Fight pride and self-doubt — Humility allows us to see ourselves in proper relation to God and neighbor, leading us to an accurate self-assessment. We fail to humble ourselves when we develop an inaccurate view of ourselves because of either pride or self-doubt — both enemies of humility that we must battle. As Greg Willson explains:

“Pride and self-doubt are really two sides of the same coin. One believes that we know better than God does, the other believes that he isn’t good or powerful enough to change us. Neither makes much of God, effectively bringing him down below us. The prideful and the self-doubters both believe they’re better than God, they just show it in different ways.”*

Use truth as the primary tool — The primary means we humble ourselves is by learning what God has to say about us. When you search the Scriptures, make note of all the things — both positive and negative — God has to say about mankind. Only by learning God’s truth can we acquire the self-knowledge necessary to develop humility.

Surround yourself with people who will exhort and rebuke you — We need people in our lives who will provide an honest assessment —praising us for our virtues and chastising us for our failings.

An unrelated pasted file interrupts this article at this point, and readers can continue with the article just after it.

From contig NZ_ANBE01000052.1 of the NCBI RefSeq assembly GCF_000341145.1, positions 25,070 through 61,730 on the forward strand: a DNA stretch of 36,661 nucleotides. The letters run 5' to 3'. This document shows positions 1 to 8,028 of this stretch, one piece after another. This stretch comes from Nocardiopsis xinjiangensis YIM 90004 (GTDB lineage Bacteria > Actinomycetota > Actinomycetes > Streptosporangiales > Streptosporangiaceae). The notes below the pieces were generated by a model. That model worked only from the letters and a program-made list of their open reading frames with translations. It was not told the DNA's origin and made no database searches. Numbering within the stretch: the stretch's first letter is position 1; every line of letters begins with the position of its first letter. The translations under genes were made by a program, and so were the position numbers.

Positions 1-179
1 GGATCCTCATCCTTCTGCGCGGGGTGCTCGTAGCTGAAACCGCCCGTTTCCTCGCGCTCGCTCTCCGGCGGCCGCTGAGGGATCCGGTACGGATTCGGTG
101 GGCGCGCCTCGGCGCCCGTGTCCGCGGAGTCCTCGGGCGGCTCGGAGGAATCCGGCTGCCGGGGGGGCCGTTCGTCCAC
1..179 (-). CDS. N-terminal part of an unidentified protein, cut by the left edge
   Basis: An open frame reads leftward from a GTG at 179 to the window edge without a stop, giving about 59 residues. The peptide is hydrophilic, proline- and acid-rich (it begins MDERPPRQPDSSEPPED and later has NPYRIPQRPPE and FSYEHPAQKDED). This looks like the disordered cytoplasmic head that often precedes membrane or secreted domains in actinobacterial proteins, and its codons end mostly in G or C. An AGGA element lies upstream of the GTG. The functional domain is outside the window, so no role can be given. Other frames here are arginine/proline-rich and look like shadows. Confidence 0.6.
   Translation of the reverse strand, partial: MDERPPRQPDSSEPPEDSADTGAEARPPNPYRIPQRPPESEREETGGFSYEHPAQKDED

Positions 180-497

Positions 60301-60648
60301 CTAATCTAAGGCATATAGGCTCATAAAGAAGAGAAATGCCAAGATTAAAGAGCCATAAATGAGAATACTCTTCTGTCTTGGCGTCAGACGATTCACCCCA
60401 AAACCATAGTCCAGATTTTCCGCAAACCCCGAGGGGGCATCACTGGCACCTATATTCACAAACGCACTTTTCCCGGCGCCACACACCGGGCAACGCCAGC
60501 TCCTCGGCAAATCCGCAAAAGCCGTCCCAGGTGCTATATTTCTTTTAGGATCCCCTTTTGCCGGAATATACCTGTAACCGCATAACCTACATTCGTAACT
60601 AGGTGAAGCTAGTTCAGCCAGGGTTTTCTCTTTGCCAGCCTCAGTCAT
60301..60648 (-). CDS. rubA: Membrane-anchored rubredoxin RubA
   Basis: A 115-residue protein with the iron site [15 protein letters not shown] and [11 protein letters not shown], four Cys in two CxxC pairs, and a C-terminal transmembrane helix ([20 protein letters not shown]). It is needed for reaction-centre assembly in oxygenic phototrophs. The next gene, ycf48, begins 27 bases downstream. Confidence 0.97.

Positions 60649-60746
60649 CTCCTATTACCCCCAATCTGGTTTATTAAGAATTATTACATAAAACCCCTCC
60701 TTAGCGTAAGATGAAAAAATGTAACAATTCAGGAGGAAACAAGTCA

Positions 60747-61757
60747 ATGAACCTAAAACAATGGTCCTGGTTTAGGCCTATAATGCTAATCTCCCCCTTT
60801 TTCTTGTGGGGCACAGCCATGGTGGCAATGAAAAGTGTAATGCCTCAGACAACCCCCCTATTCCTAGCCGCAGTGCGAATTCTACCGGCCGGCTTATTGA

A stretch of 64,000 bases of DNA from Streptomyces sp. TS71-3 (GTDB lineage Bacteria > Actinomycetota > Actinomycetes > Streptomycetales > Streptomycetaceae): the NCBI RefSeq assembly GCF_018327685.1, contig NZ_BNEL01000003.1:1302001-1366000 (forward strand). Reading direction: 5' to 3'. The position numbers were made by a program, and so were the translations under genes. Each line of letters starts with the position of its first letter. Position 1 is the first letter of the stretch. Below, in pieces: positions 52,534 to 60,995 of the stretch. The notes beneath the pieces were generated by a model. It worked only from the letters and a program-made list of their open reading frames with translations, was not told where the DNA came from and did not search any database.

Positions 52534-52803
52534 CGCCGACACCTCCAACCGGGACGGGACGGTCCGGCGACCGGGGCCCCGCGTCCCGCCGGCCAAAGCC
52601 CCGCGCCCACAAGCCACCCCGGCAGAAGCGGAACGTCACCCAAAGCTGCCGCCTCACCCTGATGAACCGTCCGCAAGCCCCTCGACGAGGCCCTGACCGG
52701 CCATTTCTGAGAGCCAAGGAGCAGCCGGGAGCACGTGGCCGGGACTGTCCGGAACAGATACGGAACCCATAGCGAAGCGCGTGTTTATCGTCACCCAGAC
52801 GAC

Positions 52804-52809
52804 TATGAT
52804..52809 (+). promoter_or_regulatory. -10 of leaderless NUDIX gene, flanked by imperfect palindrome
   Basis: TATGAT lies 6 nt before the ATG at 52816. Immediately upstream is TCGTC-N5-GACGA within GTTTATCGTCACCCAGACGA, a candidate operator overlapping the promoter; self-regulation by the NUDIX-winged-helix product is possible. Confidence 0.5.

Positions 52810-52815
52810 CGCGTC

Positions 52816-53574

Serve others — Humility is not just about agreeing to an idea of who we are, but rather it is self-knowledge gained through experience. The surest way to gain such experiential knowledge is by serving others (see Galatians 5:13). Through service, we learn that our God-given talents and abilities make us different, but not better, than our neighbor.

PRACTICAL TAKEAWAY: Humility is a virtue developed by constantly seeking to see ourselves as God sees us.

* Mike Cosper, Rhythms of Grace: How the Church’s Worship Tells the Story of the Gospel (Wheaton, IL: Crossway, 2013).

Bible Gateway

What Will You Suffer For?, Day 7

Bible Gateway

Today’s reading is drawn from 1 Peter 3:17 and 1 Peter 4:19.


Suffering is not optional. We might wish it were. We spend millions of dollars to avoid it, ignore it and get immunized for it, but we can never be immune from it.

We mostly think of suffering as negative. And much suffering is synonymous with the consequences of sin or ignorance. But sometimes good comes from pain and suffering. A child is born into the world through pain. When we get a speck of dirt in our eye, pain signals us to do something about it before it does damage. When we have a virus, the pain signals a need for rest or medication before the disease turns into something deadly.